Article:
For example, rural Nebraskans are generally satisfied with basic community services and amenities, with at least 70% feeling positive about fire protection, parks and recreation, library services and religious organizations.
However, at least one-third of respondents expressed dissatisfaction with entertainment, shopping, restaurants, streets and roads, arts/cultural activities and local government in their community. Moreover, In most of the categories--even those services and amenities with generally high marks--the level of satisfaction has dropped over the last 10 years. In some key areas, that decrease has been precipitious: Only 23% of respondents are satisfied with mental health services, down from 34% in 1997, and only 31% are satisfied with day care services, down from 51% 10 years ago.
Younger respondents were more likely to be dissatisfied with their community's services. For example, 60% of respondents 19-39 years old were dissatisfied with entertainment options, while only 28% of people over 65 were.
"Some of those individual indicators aren't very positive," says Bruce Johnson, an agricultural economist who's part of the Rural Poll team. "That doesn't bode well for retaining as well as attracting younger individuals and families. As rural areas look to adapt. . .you'd better give a good look at day care and things like that.
"It's an evolving rural population, and certain needs and amenities of rural areas are going to take on increasing importance," Johnson adds.
This year's Rural Poll made a special attempt to sample more Latinos, a population that's increased significantly in some parts of the state.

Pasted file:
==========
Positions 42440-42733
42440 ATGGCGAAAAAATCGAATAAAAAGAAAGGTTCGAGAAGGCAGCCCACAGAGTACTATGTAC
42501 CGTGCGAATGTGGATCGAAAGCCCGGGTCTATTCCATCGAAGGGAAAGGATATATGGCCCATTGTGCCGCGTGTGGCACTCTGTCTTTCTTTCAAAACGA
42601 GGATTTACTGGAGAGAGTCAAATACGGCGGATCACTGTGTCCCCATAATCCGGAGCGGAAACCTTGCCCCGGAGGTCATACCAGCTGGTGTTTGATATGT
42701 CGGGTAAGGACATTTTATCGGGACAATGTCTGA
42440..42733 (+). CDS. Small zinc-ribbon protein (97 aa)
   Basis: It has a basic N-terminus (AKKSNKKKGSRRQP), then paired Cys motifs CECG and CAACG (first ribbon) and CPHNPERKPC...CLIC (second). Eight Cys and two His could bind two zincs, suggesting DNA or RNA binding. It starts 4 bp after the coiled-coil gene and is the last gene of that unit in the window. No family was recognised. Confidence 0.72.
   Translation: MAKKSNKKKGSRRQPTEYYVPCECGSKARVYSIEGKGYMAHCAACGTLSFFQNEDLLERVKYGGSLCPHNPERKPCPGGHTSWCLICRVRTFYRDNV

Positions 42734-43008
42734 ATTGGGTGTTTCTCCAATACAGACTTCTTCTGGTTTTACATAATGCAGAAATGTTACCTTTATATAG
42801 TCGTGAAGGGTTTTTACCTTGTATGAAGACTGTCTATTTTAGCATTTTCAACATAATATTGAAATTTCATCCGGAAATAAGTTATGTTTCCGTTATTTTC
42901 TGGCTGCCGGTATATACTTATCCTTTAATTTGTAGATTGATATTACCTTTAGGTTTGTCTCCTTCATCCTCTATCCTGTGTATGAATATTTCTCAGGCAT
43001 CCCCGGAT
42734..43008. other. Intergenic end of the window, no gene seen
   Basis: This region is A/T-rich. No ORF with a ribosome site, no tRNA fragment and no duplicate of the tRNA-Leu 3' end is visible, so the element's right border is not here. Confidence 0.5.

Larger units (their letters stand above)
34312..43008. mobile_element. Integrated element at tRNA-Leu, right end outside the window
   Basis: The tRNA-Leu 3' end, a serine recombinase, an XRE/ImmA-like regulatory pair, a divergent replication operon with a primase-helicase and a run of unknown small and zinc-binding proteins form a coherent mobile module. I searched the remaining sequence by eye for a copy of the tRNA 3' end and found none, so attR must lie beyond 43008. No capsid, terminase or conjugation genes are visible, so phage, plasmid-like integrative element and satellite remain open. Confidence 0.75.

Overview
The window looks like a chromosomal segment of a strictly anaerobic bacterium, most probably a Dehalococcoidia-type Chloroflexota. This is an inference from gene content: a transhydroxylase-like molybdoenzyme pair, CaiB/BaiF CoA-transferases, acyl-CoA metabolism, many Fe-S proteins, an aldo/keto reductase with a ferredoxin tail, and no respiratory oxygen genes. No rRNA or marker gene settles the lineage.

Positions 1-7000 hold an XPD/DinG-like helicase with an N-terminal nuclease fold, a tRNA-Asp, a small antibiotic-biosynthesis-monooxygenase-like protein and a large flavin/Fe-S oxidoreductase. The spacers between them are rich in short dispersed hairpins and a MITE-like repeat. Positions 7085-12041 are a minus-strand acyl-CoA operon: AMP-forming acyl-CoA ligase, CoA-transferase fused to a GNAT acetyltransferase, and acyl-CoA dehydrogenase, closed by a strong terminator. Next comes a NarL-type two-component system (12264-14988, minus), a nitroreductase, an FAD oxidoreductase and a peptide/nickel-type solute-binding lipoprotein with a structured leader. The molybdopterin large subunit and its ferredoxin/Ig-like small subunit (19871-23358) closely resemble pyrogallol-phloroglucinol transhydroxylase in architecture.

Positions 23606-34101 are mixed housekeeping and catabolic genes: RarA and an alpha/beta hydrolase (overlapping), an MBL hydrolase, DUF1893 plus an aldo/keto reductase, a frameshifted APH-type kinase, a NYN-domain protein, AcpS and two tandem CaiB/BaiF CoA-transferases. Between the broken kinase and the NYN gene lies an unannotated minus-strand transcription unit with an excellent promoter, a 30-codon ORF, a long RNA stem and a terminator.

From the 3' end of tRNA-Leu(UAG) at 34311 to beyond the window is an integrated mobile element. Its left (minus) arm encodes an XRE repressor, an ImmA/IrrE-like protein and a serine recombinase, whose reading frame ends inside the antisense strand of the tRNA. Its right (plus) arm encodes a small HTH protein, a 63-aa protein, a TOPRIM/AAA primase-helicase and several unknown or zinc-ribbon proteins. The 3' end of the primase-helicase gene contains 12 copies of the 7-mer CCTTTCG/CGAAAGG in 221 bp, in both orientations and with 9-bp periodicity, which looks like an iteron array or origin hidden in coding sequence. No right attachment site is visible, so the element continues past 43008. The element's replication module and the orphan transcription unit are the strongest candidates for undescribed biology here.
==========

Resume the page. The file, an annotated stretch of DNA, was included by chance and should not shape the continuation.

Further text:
David Peters, a rural sociologist on the Rural Poll team, says the poll found Latinos are less positive than non-Latinos about many aspects of rural life. For example, they're less likely to view their community as trusting, more likely to believe people are powerless to control their own lives and more likely to be dissatisfied with their community's retail shopping, restaurants and public transportation.
On the other hand, Peters points out, Latinos clearly are making strides. Seventy percent of Latinos expect to be better off in 10 years than now; that compares with 38% of non-Latinos. Also, 46% of Latinos believe their community has changed for the better in the last year, compared with 31% of non-Latinos. That may be explained, in part, by definition of community; many Latinos may think of their own cultural surroundings as community, rather than the larger region.
Also, more Latinos than non-Latinos expect to be on the move in the next year; 16% plan to leave their community, compared with only 4% of non-Latinos. Of those planning to move, 34% expect to go to Lincoln or Omaha and 40% expect to leave Nebraska.
"We have a Latino population that is pretty positive about their communities, pretty positive about their futures," says Randy Cantrell, rural sociologist with the university's Rural Initiative.
"It's the basic path of assimilation," Peters adds.
The Rural Poll is the largest annual poll of rural Nebraskans' perceptions on quality of life and policy issues. This year's response rate was about 40%. The margin of error is plus or minus 3%. Complete results are available online at http://cari.unl.edu/ruralpoll/.
The university's Center for Applied Rural Innovation conducts the poll in cooperation with the Rural Initiative and Public Policy Center with funding from the Partnership for Rural Nebraska and UNL Extension and the Agricultural Research Division in the Institute of Agriculture and Natural Resources.